Published 7 July 2017
How do forestry practices differ in Finland and Russia? What can be learned from experiences in these countries and how can forestry be intensified responsibly? A recent field trip by the Boreal Forest Platform (BFP), a stakeholder forum organised by WWF Russia, aimed to exchange best practices on responsible forestry among stakeholders in Finland and Russia.
The BFP was established in 2015 by WWF Russia to promote open dialogue and knowledge exchange among peers and professionals in the field of responsible forestry. Stora Enso has been an active member in the platform from the beginning.
"For Stora Enso, the Boreal Forest Platform is a key forum for stakeholder engagement in Russia, enabling good dialogue between the forest industry, environmental NGOs, and regional authorities on topics that are of importance and interest to all parties – including topics we may disagree on," says Terhi Koipijärvi, Resource Director at Stora Enso Wood Supply Russia.
One of the key objectives of the platform is to promote responsible and intensive forest management in Russia while also taking environmental and social aspects into consideration. The platform also aims to develop local policy on the sustainable use of forests.
Biodiversity in the spotlight
The BFP field trip in June 2017 visited forestry company Tornator’s harvesting sites supplying wood to Stora Enso in Imatra, Eastern Finland, followed by forest visits in Lodeinoe Pole in the Leningrad region in North-West Russia. During the trip, topics such as biodiversity protection, thinning of young stands, and the use of advanced technology in forest management were in the spotlight.
"We see a growing interest in implementing Scandinavian forestry models in Russia among forestry companies, not only through pilot projects but by changing the mainstream practices. This is an ambitious change," says Nikolay Shmatkov, Director of WWF Russia's Forest Program. "I hope this BFP field trip can contribute to discussions on sustainable forestry by taking a close look at the local ecosystems and by identifying gaps and opportunities in both countries."
At the end of the field trip, the participants prepared recommendations for Russian stakeholders, including companies and authorities, on future policy development. For Stora Enso, participating in such a dialogue is part of living up to its values in Russia.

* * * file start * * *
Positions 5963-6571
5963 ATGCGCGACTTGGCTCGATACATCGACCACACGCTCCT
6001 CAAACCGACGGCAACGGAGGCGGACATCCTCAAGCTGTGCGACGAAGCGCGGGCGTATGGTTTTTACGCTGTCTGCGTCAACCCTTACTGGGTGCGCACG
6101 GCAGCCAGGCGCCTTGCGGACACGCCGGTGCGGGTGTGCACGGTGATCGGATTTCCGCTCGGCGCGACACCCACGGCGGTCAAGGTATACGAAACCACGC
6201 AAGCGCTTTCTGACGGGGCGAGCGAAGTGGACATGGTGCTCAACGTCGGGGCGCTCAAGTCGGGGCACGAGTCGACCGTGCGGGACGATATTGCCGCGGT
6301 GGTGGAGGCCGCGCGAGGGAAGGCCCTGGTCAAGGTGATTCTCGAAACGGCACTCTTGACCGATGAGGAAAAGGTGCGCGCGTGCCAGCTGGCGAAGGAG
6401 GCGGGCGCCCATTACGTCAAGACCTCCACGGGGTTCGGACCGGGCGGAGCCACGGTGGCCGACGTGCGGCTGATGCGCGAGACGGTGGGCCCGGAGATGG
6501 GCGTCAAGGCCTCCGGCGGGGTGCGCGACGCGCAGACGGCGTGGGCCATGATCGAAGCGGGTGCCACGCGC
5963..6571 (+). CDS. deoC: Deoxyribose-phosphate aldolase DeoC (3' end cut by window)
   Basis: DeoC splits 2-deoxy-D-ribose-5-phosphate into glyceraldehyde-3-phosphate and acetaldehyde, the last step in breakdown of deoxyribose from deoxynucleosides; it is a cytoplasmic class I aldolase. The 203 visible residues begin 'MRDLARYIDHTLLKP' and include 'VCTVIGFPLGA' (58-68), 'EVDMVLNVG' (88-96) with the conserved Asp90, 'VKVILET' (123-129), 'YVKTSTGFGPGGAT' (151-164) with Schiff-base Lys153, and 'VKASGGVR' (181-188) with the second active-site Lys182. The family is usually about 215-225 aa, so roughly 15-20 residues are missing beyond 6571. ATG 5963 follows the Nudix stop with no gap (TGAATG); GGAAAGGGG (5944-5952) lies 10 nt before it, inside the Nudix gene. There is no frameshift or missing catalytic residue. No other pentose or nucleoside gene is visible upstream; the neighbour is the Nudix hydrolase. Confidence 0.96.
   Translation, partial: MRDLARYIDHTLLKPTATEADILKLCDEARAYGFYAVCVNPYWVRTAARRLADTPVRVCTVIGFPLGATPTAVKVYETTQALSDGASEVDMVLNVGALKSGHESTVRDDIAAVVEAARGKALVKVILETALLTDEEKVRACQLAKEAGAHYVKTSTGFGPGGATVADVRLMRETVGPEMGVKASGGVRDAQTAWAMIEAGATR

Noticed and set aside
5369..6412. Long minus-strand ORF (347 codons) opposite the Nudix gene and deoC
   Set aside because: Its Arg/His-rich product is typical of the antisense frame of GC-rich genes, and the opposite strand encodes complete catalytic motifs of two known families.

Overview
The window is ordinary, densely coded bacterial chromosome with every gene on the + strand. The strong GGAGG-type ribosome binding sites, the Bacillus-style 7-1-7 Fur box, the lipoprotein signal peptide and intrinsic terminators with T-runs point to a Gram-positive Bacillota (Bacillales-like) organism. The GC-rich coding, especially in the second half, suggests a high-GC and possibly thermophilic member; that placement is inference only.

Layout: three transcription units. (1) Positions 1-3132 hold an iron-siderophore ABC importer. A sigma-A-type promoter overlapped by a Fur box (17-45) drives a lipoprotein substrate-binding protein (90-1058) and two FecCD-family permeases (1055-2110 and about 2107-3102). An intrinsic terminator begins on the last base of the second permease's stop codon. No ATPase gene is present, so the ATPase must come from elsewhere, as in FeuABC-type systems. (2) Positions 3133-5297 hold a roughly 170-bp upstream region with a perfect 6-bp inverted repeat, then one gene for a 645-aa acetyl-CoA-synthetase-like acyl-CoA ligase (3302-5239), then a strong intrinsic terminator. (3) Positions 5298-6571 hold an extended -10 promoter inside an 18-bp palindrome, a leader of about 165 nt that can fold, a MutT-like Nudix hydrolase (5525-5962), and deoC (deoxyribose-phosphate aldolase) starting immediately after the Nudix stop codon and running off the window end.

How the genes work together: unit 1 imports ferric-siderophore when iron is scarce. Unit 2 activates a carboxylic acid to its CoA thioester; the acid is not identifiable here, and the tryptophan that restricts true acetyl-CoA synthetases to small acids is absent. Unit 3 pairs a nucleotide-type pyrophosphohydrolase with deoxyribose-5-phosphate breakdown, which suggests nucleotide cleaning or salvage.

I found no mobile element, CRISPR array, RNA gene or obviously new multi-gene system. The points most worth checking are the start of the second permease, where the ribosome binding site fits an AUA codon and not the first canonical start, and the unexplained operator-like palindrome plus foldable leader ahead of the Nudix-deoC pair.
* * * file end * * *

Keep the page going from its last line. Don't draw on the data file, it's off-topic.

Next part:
"We see many opportunities for social, ecological, and economic development in Russia in using forests in a more intense yet responsible manner. The forestry resources of North-West Russia have great forestry potential, and are of course also important for Stora Enso's wood supply," concludes Koipijärvi.
In 2016, more than 3 million m3 of wood, equivalent to 8% of Stora Enso's total wood procurement, was procured in Russia for the company's board, pulp, and sawmills both in Russia and Finland.
Over one million hectares of certified forests
In addition to the company's leased forest areas, Stora Enso procures wood from external suppliers in Russia. Since 2010, Stora Enso has been working together with WWF Russia to expand its FSCTM* certification groups, and to make certification more accessible and cost effective for small and medium-sized forestry companies.
"Group certification is an efficient method for promoting responsible forest management, biodiversity protection, and voluntary forest certification among forest companies, forest and regional authorities, and other local stakeholders," says Olga Rogozina, Environmental Manager at Stora Enso Wood Supply Russia.
In May 2017, two wood supply companies in Karelia joined one of three FSC certification groups managed by Stora Enso. This added 413 000 hectares to the total area covered by Stora Enso's group certifications, and increased the total extent of certified areas to approximately 1.2 million hectares. This area includes Stora Enso's Russian subsidiary companies which have been FSC-certified since 2006.
* FSC License Code FSC-C100071